Originally posted by bowlhead99
    Would that be the same tax man who allegedly gave the OP this little gem.....

    He also advised that anyone who wishes to move to a new main residence (selling the old one ) will have to pay the 3% surcharge if they own a second property!!
    Originally posted by Joff Campbell
    Annual income twenty pounds, annual expenditure nineteen pounds nineteen and six, result happiness. Annual income twenty pounds, annual expenditure twenty pounds nought and six, result misery.
    • Lysimache
    • By Lysimache 28th Nov 17, 1:57 PM
    • 91 Posts
    • 38 Thanks
    Lysimache
    At present if you simply change your main residence property by selling it and buying another within the defined timescales, you can get relief/refund from the premium extra stamp on the new main residence. That relief won't last forever.
    Originally posted by bowlhead99
    Ah I see, it's temporary.
    • SDLT Geek
    • By SDLT Geek 28th Nov 17, 10:43 PM
    • 29 Posts
    • 12 Thanks
    SDLT Geek
    If OP had a share in a property before the divorce, lived in it and has since disposed of the whole share, then the exception from the surcharge for the replacement of an only or main residence should apply.

    It is not true to say that the replacement exception is temporary. It is just that for some completions by 28 November 2018 the 3 year rules do not apply.
    • ThePants999
    • By ThePants999 28th Nov 17, 11:18 PM
    • 904 Posts
    • 1,057 Thanks
    ThePants999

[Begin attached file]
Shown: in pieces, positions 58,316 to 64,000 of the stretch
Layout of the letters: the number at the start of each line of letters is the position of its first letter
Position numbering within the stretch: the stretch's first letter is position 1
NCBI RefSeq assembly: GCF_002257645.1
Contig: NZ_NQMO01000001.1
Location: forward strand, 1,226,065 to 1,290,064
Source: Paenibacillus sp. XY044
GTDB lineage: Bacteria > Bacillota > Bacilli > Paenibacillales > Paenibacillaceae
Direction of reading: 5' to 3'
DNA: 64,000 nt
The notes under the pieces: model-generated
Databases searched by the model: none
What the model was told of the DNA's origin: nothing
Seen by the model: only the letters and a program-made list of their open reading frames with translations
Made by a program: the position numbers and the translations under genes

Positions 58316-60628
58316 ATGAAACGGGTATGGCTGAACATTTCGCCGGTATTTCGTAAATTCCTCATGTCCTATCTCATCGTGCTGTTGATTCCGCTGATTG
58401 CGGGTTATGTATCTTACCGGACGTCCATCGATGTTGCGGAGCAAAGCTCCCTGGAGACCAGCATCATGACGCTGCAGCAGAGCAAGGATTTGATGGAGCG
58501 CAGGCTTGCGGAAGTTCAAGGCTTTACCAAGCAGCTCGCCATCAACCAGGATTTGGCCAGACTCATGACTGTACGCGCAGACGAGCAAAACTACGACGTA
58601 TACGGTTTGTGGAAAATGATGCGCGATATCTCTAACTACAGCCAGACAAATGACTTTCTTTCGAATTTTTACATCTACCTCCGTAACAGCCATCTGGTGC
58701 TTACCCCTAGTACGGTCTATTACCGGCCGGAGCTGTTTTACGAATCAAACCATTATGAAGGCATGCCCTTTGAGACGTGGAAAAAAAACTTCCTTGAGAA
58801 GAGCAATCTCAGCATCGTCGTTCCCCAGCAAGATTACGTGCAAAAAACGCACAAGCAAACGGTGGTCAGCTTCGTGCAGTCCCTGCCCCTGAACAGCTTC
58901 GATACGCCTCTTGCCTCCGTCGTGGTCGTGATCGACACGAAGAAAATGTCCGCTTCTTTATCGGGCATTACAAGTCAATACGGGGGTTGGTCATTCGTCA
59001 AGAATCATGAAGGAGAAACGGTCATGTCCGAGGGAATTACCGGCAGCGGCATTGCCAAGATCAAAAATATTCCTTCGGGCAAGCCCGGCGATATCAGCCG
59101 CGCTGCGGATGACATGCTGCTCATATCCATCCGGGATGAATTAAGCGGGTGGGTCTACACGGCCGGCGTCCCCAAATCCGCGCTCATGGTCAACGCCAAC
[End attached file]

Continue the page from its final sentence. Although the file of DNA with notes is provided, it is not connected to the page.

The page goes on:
OP, what happened in your divorce? Did you previously own a property that you lived in?

    If, as part of divorce proceedings, you ceased to own a property that you previously owned and was your main residence, then you still qualify as replacing your main residence and the higher SDLT doesn't apply. From the guidance notes:

    3.16 Condition D is that the purchased dwelling is not a replacement of the purchaser’s
    only or main residence
    .
    3.17 There are two parts to a replacement of a purchaser’s main residence:
    ● there must be a disposal of a major interest in the purchaser’s or their spouse or
    civil partner’s previous main residence, and
    ● the dwelling acquired must be intended to be occupied as the individual’s only
    or main residence.

    3.18 The disposal of the previous main residence does not have to be by way of
    sale, although that is likely to be the case for most individuals. For example the
    property may have been gifted to someone else or transferred under a court order as
    part of a divorce settlement.

    3.19A For purchases on or before 26 November 2018, there is a replacement of a main
    residence if, at any time before the purchase, the purchaser, or their spouse or civil
    partner, disposed of a major interest in another dwelling and the purchaser has not
    purchased another main residence in the period between that disposal and the new
    purchase. That other dwelling must have been, at some time, the only or main
    residence of the purchaser.

    3.24 Renting a new main residence in the time between disposal and purchase will
    not prevent the purchase from being a replacement of a main residence unless the
    period of the tenancy agreed is more than seven years.